February 27, 2010 in Nation/World

Software restores a critical sound

Company re-creates Roger Ebert’s voice
Gerry Smith Chicago Tribune
 
George Burns Harpo Productions Inc. photo

Talk-show host Oprah Winfrey and film critic Roger Ebert, left, are seen during taping of “The Oprah Winfrey Show” on Friday. The show will air nationally on Tuesday. Harpo Productions Inc.
(Full-size photo)

CHICAGO – Nearly four years after a battle with thyroid cancer robbed him of the ability to speak, iconic film critic Roger Ebert sounded like his former self Friday during a taping of “The Oprah Winfrey Show,” the show’s producer said.

It was no medical miracle, but rather a demonstration of new software using audio recordings of Ebert to create a synthetic voice that sounds like his own.

CereProc, a company based in Edinburgh, Scotland, created the voice for him using mostly audio of Ebert’s DVD commentaries on “Citizen Kane” and “Casablanca.”

The company’s technology allows Ebert to sound more natural than other “text to speech” software – even allowing for a range of emotions.

“Roger has many years of experience in broadcasting,” said Matthew Aylett, chief technical officer for CereProc. “Obviously we couldn’t record him but he did have a lot of audio material we could use to build his voice.”

The company has used the technology – which turns text typed by the user into sound – to build voices of other famous people, including former President George W. Bush on a satirical Web site.

But this is the first time the company has produced a synthetic voice that sounds like the old voice of the person using it, Aylett said.

Ebert could not be reached for comment Friday, but in a blog post last summer, he described his frustrations with trying to communicate.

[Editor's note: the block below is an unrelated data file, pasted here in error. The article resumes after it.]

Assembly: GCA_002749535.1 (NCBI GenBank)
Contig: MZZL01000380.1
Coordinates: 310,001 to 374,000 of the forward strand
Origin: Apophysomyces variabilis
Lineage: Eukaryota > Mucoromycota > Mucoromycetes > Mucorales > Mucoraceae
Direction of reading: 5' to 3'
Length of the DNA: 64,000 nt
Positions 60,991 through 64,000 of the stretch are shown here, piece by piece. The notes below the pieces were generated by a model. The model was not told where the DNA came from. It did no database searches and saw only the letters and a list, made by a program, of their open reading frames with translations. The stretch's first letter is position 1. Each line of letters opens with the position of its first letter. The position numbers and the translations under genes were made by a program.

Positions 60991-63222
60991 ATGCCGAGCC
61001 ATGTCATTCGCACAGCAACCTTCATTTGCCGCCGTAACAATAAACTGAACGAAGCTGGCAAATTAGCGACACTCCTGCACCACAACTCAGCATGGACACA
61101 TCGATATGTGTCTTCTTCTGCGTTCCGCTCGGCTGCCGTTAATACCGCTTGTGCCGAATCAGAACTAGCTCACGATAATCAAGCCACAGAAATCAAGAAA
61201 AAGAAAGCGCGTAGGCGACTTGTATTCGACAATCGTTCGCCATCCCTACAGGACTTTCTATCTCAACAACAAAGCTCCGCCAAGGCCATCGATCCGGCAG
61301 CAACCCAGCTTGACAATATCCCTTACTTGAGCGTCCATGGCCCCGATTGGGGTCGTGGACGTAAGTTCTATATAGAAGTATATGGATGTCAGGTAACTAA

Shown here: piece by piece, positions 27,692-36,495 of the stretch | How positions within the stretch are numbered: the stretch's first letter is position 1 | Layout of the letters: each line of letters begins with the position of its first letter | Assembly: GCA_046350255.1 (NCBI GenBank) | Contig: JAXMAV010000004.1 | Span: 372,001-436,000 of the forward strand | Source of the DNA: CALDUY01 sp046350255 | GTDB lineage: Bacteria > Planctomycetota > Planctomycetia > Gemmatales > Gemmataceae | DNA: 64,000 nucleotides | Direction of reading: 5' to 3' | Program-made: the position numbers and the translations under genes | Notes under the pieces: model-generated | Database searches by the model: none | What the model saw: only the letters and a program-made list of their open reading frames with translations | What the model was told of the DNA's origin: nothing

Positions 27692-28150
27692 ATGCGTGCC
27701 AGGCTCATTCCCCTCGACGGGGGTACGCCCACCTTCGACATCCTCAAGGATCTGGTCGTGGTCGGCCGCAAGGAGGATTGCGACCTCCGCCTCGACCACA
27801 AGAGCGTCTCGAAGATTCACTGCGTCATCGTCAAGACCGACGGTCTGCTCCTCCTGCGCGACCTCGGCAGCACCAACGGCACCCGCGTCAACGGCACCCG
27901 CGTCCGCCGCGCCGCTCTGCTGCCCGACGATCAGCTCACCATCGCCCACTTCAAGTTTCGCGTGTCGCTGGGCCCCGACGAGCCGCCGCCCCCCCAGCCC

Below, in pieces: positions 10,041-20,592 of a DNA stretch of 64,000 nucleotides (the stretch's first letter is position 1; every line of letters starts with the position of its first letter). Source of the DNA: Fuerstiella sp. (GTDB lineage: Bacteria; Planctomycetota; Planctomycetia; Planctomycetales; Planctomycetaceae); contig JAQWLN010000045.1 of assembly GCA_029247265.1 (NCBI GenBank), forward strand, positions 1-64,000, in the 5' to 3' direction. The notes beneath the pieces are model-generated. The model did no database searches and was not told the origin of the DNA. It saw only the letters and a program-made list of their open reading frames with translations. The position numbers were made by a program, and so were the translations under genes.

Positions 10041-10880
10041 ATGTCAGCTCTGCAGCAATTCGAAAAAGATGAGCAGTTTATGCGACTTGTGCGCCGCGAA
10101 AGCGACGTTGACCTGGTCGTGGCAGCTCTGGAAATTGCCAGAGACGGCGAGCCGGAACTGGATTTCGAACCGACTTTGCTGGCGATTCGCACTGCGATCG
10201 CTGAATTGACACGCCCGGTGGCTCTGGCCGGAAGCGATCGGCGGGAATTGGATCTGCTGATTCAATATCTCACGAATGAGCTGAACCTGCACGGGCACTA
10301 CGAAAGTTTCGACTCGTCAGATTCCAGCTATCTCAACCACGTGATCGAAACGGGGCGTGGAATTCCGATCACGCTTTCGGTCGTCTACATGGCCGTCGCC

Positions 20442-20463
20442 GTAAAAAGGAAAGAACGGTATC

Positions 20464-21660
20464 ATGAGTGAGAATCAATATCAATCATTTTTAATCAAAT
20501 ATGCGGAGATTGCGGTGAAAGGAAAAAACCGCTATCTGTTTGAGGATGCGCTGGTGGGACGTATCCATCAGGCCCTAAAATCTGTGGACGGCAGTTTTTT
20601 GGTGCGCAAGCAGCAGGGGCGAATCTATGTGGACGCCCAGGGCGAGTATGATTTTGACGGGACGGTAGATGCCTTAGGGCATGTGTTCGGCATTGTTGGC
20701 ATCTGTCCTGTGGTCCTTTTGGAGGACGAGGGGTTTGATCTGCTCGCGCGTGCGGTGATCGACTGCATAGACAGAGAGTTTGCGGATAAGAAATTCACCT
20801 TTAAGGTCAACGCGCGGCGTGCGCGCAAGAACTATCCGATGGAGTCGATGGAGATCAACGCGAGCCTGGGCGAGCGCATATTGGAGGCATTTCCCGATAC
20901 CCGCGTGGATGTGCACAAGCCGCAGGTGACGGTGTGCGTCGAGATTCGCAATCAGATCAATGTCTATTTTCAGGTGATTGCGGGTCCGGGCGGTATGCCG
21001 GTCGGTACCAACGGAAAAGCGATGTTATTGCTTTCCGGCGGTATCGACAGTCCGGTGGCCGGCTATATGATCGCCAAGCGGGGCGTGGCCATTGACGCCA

After his second surgery, Ebert learned he would no longer be able to speak and started writing notes, he wrote in an August 2009 blog entry. But he found that took too long to keep up with normal conversation.

“There is a point when a zinger is perfectly timed, and a point when it is pointless,” Ebert said.

At the time, the Chicago Sun-Times film critic said he had been experimenting with synthetic voice software made by other companies. He tried a voice named Lawrence, which had a British accent, and more recently a voice named Alex, which had an American accent that sounded more natural because it recognized punctuation marks, Ebert wrote on his blog.

But he still hoped to sound more like himself, particularly at public appearances, he said.

“On those occasions I’ve appeared in public or on TV with a computer voice, I nevertheless sound like Robby the Robot,” he wrote on his blog. “Eloquence and intonation are impossible. I dream of hearing a voice something like my own.”

The taping of Ebert on Winfrey’s program, which will air Tuesday, includes him giving the talk show host his 2010 Oscar picks and allowing her cameras to follow him for a day, the show’s producer said.

While Ebert’s new voice sounds like his own, it occasionally makes errors, Aylett said. In particular, the software has difficulty pronouncing unusual proper names and sometimes fails to make intonation sound natural, he said.

“It sounds like him,” he said. “But it will sound better as we add more audio information to it. The more data we have, the smoother and the more accurate the voice will become.”

On its Web site, CereProc says it provides voices that “sound real” and “have character.” To build Ebert’s voice, the company is using between three and five hours of his voice recordings and cutting them into numerous small units of sound. The software also allows for users to insert emotions, from anger to happiness.

The latter would seem to best describe Ebert’s reaction to the software’s possibilities. Last summer, after discovering CereProc while surfing the Internet, Ebert said he had big plans, including using his own voice to host online or telecast video essays, he wrote on his blog.

“I am greatly cheered,” he wrote.

Even while his new voice is being fine-tuned, the software offers Ebert a chance to get back a semblance of what he lost, Aylett said.

“Your voice is very much a part of who you are, your history and identity,” he said. “We’re giving Roger back his power of speech, to a certain extent.”


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